Federal government is running out of time to name a new ethics commissioner

28 February 2024
Federal government is running out of time to name a new ethics commissioner


With the interim commissioner’s term ending Thursday, opposition accuses government of dragging its heels. 

Prime Minister Justin Trudeau’s government says it has started a process to name a new ethics commissioner — but it’s  not clear whether a new commissioner can be appointed before the current one leaves office.

Interim commissioner Konrad von Finckenstein’s mandate will end Thursday. It has been a year since Canada’s previous ethics commissioner, Mario Dion, retired.

Conservative ethics critic Michael Barrett suggested the government has delayed naming a new ethics commissioner because it wants to avoid scrutiny.

“It’s no surprise that Justin Trudeau has delayed and meddled in this appointment because without a commissioner, there’s no one to investigate him or his ministers,” he said.

If the ethics commissioner’s position is vacant, the commissioner’s office can’t conclude investigations or launch new ones into wrongdoing by members of Parliament or other public officials.

“Consultations are underway in support of a proposed nomination per the Act and an announcement of a nomination will be made in due course,” said Privy Council spokesperson Pierre-Alain Bujold. He said the process involves consulting party leaders and the adoption of a resolution by the House of Commons ratifying the appointment.

Bujold did not say whether a decision will be made before von Finckenstein’s mandate expires on Feb. 29.

Bloc Québécois Leader Yves-François Blanchet confirmed Tuesday evening that Blanchet has been “informed” of the government’s proposed candidate. Late last week, the Bloc said it had not yet been consulted.

The Conservative Party and the NDP have not yet responded to questions from CBC News Tuesday evening regarding whether their leaders have been consulted.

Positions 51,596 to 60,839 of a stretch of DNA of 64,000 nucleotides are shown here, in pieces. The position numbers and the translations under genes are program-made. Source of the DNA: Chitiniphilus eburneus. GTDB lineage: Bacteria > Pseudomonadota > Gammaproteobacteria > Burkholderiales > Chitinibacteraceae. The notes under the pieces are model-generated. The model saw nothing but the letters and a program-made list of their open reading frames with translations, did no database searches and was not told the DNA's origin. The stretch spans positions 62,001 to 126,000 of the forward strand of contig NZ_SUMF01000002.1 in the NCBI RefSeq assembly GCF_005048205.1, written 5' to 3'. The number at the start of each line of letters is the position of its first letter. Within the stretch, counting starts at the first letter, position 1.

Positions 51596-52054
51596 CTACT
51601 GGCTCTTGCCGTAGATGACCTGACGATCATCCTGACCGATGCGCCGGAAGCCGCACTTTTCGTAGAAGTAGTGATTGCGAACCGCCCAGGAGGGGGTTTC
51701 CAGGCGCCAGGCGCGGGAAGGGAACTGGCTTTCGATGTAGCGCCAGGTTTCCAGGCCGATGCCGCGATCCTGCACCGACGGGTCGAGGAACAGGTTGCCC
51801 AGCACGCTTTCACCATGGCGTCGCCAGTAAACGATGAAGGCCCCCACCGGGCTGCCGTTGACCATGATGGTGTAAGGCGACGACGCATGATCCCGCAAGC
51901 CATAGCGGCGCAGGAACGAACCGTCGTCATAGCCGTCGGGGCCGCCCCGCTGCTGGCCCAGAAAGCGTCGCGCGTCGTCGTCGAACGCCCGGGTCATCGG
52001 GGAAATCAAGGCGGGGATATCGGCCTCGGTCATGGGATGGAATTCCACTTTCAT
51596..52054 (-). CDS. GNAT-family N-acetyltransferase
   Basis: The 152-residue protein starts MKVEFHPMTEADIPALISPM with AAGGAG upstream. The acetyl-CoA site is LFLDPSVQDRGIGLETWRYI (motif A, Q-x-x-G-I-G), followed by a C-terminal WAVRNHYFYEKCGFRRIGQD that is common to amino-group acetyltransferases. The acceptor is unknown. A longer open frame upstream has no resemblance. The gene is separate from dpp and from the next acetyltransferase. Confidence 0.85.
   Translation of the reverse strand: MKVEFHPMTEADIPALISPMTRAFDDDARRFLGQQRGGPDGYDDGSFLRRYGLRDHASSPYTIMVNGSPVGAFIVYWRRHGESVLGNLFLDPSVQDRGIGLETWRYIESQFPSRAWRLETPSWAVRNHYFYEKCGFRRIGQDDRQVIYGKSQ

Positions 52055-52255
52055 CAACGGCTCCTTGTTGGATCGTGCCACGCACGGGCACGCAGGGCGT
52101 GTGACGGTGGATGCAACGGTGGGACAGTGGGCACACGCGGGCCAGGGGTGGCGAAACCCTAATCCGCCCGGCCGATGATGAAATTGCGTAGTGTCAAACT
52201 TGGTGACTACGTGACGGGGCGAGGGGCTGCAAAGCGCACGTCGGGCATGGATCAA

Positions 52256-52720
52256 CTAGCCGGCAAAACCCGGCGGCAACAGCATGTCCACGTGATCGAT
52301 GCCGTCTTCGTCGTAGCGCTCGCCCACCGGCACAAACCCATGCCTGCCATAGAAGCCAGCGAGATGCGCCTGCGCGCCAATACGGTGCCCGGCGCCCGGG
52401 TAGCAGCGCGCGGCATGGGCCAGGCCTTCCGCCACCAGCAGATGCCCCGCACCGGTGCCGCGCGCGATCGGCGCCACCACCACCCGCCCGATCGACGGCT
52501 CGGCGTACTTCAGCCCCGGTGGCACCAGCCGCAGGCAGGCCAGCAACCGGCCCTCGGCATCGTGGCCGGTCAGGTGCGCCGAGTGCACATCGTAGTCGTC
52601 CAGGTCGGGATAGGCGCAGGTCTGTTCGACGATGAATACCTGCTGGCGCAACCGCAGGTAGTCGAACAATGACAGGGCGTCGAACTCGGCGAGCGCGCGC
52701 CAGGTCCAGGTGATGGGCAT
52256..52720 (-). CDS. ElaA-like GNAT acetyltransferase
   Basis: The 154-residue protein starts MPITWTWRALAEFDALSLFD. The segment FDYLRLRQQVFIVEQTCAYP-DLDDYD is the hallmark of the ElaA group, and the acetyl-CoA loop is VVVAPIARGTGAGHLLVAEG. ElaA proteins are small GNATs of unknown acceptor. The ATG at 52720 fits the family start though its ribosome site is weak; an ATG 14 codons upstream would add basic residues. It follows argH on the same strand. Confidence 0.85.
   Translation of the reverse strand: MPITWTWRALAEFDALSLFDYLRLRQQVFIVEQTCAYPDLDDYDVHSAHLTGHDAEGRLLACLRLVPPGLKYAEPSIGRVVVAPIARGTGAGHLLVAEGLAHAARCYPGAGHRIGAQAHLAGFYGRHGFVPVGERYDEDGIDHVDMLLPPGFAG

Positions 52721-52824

In his most recent appearance before the House of Commons ethics committee in January, von Finckenstein said he had not been consulted about a successor. When asked whether he had talked with officials in the Prime Minister’s Office about an appointment or reappointment, von Finckenstein declined to answer.

“Those are confidential conversations,” he said.

The commissioner’s position has been either vacant or filled on an interim basis for the past year.

A selection process for a new commissioner was launched on March 28, 2023, but the government has been tight-lipped about why it has taken so long.

Martine Richard was appointed interim ethics commissioner in March 2023 but stepped down on April 19 after it was revealed she was the sister-in-law of cabinet minister Dominic LeBlanc. Von Finckenstein was named interim commissioner in August.

Barrett pointed to Richard’s nomination and suggested the government is trying to avoid scrutiny.

“Justin Trudeau has led the most ethically compromised government in Canadian history,” Barrett said. “He himself has twice been found guilty of breaking ethics laws and his government has been slapped with five ethics violations.

“If that wasn’t bad enough, Trudeau was caught appointing a top Liberal cabinet minister’s family member to the ethics commissioner post, trying to rig the deck from the inside.”

Barrett declined to say whether the Conservative Party has been consulted on a replacement. He called on the government to name someone who is beyond reproach and impartial.

Bloc Québécois MP René Villemure said he has no idea why it has taken the government so long.

“When there is no commissioner, no investigation can be started or concluded. So when there is no commissioner, the files accumulate on the desk of the next commissioner,” he said, pointing out that von Finckenstein inherited a big pile of files to deal with.

NDP ethics critic Matthew Green also called on the government to name a new ethics commissioner quickly.

“It’s a critical moment and it requires, I think, the full attention of a newly appointed commissioner to provide oversight on the scope of ethical breaches or allegations of ethical breaches that might come up from time to time in the House,” he said.

NDP calls out Liberals’ track record on appointments

Green said the Liberal government has a track record of problems with filling appointments but leaving the ethics post unfilled risks eroding public trust.

“It demonstrates a lack of seriousness by Justin Trudeau and his cabinet to have oversight and I think it further provides ammo to those who may have conspiratorial views around corruption and/or cover-up,” he said.

“We need to have someone who can provide that oversight who’s not political.”

Duff Conacher, co-founder of Democracy Watch, said the appointment process has been shrouded in secrecy.

Naming interim commissioners instead of formally appointing a new commissioner has allowed the government to fill the position with hand-picked candidates without revealing how those interim commissioners were chosen, he said.

“It remains an open question whether the opposition parties will push for a qualified, independent and independent-minded ethics commissioner or whether they will roll over and allow the Trudeau cabinet to again handpick in secret another ethics lapdog who has a weak enforcement attitude and record,” said Conacher.

Source: cbc

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